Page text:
Oncotarget

Research Papers:

Clinical implication of a quantitative frailty assessment tool for prognosis in patients with urological cancers

Osamu Soma, Shingo Hatakeyama _, Teppei Okamoto, Naoki Fujita, Teppei Matsumoto, Yuki Tobisawa, Tohru Yoneyama, Hayato Yamamoto, Takahiro Yoneyama, Yasuhiro Hashimoto, Takuya Koie, Shigeyuki Nakaji and Chikara Ohyama

PDF  |  HTML  |  How to cite

Oncotarget. 2018; 9:17396-17405. https://doi.org/10.18632/oncotarget.24712

Metrics: PDF 1392 views  |   HTML 1837 views  |   ?  


Abstract

Osamu Soma1, Shingo Hatakeyama1, Teppei Okamoto1, Naoki Fujita1, Teppei Matsumoto1, Yuki Tobisawa1, Tohru Yoneyama2, Hayato Yamamoto1, Takahiro Yoneyama1, Yasuhiro Hashimoto2, Takuya Koie1, Shigeyuki Nakaji3 and Chikara Ohyama1,2

1Department of Urology, Hirosaki University Graduate School of Medicine, Hirosaki, Japan

2Department of Advanced Transplant and Regenerative Medicine, Hirosaki University Graduate School of Medicine, Hirosaki, Japan

3Department of Social Medicine, Hirosaki University School of Medicine, Hirosaki, Japan

Correspondence to:

Shingo Hatakeyama, email: [email protected]

Keywords: frailty; gait speed; urological cancer; prostate cancer; urothelial carcinoma

Received: January 08, 2018     Accepted: February 26, 2018     Published: April 03, 2018

ABSTRACT

Objectives: Optimal tools for evaluating frailty among urological cancer patients remain unclear. We aimed to develop a quantitative frailty assessment tool comparing healthy individuals and urological cancer patients, and investigate the clinical implication of quantitative frailty on prognosis in urological cancer patients.

Results: Gait speed, hemoglobin, serum albumin, exhaustion, and depression were significantly worse in patients with all types of cancers than in pair-matched controls. Frailty discriminant score (FDS) showed clear separation between controls and urological cancer patients, and significant association with the Fried criteria. Overall survivals were significantly shorter in patients with a higher score (>2.30) than in those with a lower score among nonprostate cancer (bladder, upper tract urothelial carcinoma, and renal cell carcinoma) patients. In prostate cancer patients, overall survivals were significantly shorter in patients with a higher score (>3.30) than in those with a lower score.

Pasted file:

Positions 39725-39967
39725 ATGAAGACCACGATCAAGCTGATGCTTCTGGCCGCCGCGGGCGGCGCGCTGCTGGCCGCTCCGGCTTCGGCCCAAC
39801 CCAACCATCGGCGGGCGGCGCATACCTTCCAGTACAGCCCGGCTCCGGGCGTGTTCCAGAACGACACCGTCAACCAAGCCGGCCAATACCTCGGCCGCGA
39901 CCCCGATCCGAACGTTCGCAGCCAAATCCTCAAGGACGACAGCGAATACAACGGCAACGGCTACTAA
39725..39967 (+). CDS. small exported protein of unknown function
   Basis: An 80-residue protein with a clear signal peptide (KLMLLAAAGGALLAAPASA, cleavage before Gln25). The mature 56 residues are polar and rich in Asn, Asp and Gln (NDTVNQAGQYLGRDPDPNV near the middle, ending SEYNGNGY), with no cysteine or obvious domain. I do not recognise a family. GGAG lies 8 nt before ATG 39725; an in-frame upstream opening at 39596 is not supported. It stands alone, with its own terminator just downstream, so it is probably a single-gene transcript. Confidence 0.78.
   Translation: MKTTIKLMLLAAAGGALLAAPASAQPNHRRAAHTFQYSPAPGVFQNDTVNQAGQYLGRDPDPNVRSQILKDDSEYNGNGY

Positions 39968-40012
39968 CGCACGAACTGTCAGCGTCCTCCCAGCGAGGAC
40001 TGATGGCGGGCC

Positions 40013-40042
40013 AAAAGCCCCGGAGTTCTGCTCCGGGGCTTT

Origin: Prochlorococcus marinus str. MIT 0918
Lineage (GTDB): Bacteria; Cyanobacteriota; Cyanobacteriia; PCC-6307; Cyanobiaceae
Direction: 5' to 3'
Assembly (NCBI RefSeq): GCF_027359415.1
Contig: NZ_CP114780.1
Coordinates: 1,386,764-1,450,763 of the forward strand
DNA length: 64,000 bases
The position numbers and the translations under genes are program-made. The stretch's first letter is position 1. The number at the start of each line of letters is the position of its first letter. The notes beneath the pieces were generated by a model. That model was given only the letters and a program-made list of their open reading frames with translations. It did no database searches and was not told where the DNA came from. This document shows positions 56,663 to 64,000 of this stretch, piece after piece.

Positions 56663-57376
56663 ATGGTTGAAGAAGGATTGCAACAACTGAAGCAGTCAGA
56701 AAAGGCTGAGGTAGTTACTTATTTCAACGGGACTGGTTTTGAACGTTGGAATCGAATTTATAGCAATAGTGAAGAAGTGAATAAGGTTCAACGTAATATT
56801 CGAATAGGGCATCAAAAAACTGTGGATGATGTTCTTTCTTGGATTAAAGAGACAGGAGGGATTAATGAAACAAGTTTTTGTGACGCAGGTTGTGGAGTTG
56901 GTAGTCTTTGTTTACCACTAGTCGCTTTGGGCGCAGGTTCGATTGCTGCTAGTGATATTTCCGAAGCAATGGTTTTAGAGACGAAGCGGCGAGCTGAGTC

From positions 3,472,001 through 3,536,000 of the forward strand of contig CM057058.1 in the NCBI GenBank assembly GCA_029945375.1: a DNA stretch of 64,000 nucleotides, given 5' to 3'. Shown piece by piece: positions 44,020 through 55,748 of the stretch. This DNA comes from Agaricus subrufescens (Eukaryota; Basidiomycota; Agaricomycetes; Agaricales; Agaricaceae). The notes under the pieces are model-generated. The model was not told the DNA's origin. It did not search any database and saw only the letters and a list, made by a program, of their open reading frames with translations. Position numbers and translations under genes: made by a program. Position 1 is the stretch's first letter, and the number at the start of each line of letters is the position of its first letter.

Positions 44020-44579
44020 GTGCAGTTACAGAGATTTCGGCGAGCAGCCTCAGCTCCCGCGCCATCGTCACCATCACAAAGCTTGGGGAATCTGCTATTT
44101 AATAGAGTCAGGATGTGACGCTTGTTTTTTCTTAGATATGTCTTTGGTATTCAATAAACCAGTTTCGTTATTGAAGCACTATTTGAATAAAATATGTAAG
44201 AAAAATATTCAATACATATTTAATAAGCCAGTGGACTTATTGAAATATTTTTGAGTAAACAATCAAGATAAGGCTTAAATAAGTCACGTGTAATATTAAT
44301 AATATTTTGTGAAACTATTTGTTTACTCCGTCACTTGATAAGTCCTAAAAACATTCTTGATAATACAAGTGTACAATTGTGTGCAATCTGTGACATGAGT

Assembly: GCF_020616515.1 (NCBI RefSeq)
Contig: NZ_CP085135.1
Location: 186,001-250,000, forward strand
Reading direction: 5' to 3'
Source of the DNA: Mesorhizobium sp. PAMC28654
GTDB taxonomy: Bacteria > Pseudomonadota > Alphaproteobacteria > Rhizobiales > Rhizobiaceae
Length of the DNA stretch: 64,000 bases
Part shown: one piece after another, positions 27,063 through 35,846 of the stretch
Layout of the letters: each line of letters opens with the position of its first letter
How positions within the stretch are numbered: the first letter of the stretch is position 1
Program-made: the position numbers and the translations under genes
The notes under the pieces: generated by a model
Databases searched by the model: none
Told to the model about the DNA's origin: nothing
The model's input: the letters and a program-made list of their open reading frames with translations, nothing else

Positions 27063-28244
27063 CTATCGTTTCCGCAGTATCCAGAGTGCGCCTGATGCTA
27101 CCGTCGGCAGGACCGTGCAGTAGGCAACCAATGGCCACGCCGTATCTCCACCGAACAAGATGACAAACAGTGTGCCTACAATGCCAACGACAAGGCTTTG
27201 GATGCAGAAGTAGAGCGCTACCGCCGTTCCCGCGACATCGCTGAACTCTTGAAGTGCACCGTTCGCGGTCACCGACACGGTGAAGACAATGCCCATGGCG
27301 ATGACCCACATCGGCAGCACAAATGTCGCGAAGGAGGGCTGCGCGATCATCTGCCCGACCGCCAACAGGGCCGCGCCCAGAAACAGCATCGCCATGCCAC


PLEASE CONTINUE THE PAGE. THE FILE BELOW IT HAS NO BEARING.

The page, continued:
Conclusions: FDS was significantly associated with frailty and prognosis in urological cancer patients. This tool for frailty assessment can help patients and physicians make more informed decisions. Further validation study is needed.

Materials and Methods: Total 605 urological cancer patients presenting to our hospital underwent a prospective frailty assessment. Controls were selected from 2280 community-dwelling subjects. Frailty was assessed via physical status, blood biochemical tests, and mental status. We compared frailty variables between pair-matched controls and urological cancer patients. We developed FDS using frailty variables, and compared with the Fried criteria. The influence of FDS on overall survivals was investigated by Kaplan-Meier analysis and Cox regression analysis.


Creative Commons License All site content, except where otherwise noted, is licensed under a Creative Commons Attribution 4.0 License.
PII: 24712